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3012 rototiller

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gr-made
$200 sounds like a fair price to me. Be sure to check the bearings and make sure they are in good shape. I have a Simplicity model W with a 32" tiller. It does a great job with the soil I have in my garden (sandy-loam).

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I have lined up a possible 36" tiller w/ extensions for my 3012v for about $200. If I can get my lift working should i go for it. How do these tillers work? If I do go for it should I run it with or without the extra 12" extensions? Also, will I need front weights or other? The soil here has a lot of clay.

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MPH
Tilled for the first time today with the model W tiller I mounted on my 725. the tiller is the same as a 32in type 2 best I can figure. Only got it and a few pieces of the W on an auction. Must agrtee with you Kent, they till as nice as my ole 6hp horse troybuilt but covers 10 inches more. MPH

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Kent
This seems a reasonable price if its in good shape, given that it comes complete with tine extensions. As far as whether to go for it -- that depends on how much you'd use it. I use mine only to prepare the garden in the spring and to till in the stuff in the fall.... Because they are so wide, they aren't very useful for cultivating unless you have lots of garden space and space your planting rows VERY wide. They work very well, and will till about 7" deep, maybe 8" in the right conditions. In my experience, if you keep the engine RPM up about 3/4 throttle, it will prepare just as "fluffy" a seedbed as a Troybilt or other rear tine tiller. I don't think the tine extensions would work very well when trying to "break sod" or in your hard clay. But, they would likely work OK once you've got the garden broken up and workded for the first time.... Then, the engine should handle the 42" tilling width (with extensions on) just fine, but it would likely take more passes to dig down to the same depth -- you'd get wider swath, but likely a shallower depth.... CAUTION: Make sure with your hydrolift that you use the "float" position on your lift. Since the tines turn much faster than the tractor's rear tires, it could run away with you (if you hit a hard spot, root or a rock) by picking the tractor's rear tires (your ONLY brakes) off the ground and running on the tiller's tines.... I have a 16" 5HP Troybilt Pony that I cultivate with, but I can prepare the garden or turn under the growth in the fall in just a fraction of the time using this larger tiller.... My two cents.... Kent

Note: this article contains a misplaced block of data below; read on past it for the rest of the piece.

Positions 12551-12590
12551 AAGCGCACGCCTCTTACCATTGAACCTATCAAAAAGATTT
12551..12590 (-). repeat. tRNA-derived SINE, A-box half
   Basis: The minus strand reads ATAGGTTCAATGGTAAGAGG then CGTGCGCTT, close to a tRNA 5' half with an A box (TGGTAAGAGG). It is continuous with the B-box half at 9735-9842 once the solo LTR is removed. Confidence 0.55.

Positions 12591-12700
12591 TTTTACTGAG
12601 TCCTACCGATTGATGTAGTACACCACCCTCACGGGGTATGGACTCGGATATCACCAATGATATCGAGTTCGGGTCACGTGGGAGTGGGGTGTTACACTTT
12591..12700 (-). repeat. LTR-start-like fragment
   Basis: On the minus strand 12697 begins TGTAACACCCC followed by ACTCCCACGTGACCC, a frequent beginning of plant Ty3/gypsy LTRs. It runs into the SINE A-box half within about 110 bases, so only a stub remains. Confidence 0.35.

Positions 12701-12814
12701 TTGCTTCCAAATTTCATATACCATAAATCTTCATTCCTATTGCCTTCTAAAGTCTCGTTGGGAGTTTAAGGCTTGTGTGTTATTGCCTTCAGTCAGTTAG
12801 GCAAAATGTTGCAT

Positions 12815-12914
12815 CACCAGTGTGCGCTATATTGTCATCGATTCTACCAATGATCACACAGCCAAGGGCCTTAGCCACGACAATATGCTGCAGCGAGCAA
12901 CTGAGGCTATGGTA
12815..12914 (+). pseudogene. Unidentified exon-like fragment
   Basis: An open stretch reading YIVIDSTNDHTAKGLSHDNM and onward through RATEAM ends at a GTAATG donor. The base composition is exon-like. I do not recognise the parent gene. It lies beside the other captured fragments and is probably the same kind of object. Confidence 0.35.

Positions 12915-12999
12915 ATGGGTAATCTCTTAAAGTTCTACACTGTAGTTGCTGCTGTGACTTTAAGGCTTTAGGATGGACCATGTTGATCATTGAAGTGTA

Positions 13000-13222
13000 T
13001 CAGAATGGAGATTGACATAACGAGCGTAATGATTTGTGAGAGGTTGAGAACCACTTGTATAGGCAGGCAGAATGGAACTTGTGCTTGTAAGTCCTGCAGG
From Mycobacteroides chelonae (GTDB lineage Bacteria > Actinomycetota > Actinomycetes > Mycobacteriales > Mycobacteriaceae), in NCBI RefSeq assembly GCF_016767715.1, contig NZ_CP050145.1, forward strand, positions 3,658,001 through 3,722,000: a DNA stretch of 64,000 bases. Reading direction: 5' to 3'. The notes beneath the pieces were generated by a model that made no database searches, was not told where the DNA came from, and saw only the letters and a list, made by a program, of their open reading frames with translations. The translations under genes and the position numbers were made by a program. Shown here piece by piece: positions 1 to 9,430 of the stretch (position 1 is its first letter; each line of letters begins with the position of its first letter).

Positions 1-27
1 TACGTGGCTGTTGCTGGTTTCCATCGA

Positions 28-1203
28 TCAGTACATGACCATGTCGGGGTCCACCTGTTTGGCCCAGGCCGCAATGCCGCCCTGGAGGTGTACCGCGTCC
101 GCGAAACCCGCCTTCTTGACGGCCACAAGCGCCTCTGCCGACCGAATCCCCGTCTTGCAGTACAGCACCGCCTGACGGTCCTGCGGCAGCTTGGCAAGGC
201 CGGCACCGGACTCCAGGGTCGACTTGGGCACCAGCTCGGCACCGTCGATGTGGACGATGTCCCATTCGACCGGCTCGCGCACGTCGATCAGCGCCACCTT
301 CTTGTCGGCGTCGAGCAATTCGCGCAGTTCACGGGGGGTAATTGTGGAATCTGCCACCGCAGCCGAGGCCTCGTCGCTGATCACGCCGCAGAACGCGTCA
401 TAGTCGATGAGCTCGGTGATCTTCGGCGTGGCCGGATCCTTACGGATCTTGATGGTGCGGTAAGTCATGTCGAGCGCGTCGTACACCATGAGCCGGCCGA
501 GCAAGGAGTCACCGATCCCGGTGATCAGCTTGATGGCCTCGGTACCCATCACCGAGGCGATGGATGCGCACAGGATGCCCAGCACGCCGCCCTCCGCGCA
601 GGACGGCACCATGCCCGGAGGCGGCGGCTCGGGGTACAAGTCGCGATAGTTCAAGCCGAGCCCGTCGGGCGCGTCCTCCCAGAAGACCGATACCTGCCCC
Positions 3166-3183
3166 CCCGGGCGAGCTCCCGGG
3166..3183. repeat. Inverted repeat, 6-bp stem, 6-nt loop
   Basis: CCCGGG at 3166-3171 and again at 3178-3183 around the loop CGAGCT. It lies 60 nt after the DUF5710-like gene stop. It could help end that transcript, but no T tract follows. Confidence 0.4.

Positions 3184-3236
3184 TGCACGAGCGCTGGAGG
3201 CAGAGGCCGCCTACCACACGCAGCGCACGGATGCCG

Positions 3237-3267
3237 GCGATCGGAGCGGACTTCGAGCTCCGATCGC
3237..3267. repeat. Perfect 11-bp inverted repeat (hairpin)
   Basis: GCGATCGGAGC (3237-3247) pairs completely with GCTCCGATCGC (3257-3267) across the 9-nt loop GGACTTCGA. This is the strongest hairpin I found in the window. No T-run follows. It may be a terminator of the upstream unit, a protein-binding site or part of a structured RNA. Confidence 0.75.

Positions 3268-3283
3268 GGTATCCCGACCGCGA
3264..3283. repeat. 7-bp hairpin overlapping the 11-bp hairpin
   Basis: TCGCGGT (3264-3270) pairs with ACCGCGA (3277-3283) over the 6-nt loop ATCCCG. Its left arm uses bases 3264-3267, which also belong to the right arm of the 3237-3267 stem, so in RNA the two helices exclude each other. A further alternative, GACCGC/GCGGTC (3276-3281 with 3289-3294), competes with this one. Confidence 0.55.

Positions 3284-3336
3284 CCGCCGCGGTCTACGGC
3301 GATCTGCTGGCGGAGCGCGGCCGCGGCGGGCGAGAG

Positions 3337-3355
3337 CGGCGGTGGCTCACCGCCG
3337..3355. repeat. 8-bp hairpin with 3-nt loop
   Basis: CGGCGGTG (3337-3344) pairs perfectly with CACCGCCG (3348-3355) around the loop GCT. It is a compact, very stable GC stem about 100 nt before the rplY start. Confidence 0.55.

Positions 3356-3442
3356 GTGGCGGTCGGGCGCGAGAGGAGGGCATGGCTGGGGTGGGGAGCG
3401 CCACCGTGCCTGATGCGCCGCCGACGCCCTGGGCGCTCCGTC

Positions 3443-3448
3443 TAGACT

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palmrose2
Front weight is important when it comes to turning around at the end of the garden. I've got about 60# on the front of my homelite. I hang it from a rod I made that goes between the front deck mounting holes. Still doesn't turn great but much better. I think my 3112 is similar.

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MikeES
I have put many hours rototilling with my HB212 and my 3414. I have never used any front weight and do not see why you would. The only time you may need it is if you are trying to rototill and turn at the same time. I do not recommend this as you can easily break the tiller. Good Luck, Mike S.

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Kent
Simplicity recommended a front counterweight to help offset the weight of the tiller and make it easier to lift it... I haven't had any significant problems turning without front weights. With hydraulic lift on my B-210, it is obviously no problem lifting the tiller -- it'll lift the whole tractor... See the attached link for a sample of Simplicity's description...[A href='http://www.simpletractors.com/simplicity/new_in_1962/tiller.htm']http://www.simpletractors.com/simplicity/new_in_1962/tiller.htm[/a]

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